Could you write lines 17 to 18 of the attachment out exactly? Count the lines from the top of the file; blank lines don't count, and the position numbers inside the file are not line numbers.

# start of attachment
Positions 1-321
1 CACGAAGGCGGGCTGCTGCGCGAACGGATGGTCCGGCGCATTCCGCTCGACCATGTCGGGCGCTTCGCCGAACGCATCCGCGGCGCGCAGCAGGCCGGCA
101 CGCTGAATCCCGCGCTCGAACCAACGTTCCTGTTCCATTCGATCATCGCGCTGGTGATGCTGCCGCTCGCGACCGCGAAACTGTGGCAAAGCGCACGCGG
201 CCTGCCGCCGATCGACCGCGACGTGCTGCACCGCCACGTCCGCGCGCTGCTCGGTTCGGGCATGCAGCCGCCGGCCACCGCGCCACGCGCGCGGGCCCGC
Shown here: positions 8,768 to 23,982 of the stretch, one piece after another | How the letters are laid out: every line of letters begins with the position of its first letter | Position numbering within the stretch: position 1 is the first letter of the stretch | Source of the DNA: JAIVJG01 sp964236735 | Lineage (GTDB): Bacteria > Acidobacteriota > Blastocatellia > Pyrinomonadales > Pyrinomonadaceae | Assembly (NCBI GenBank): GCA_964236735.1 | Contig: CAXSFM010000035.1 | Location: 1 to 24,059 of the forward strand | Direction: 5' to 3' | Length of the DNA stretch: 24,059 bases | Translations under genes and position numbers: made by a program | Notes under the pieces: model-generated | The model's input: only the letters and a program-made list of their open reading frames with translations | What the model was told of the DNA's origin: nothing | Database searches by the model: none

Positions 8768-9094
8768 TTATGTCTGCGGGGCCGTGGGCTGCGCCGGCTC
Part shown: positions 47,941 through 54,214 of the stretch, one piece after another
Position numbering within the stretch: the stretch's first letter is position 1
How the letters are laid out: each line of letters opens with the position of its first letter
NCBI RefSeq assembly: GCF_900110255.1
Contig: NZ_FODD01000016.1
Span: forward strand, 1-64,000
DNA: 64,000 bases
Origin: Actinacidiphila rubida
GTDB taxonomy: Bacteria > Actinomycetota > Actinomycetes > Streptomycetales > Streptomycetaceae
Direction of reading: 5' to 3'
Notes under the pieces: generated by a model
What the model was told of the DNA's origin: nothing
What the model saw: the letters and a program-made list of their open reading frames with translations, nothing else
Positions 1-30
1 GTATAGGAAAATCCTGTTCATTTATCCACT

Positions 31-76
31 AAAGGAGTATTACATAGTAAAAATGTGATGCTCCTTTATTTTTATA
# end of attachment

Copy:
Direction of reading: 5' to 3'
Notes under the pieces: generated by a model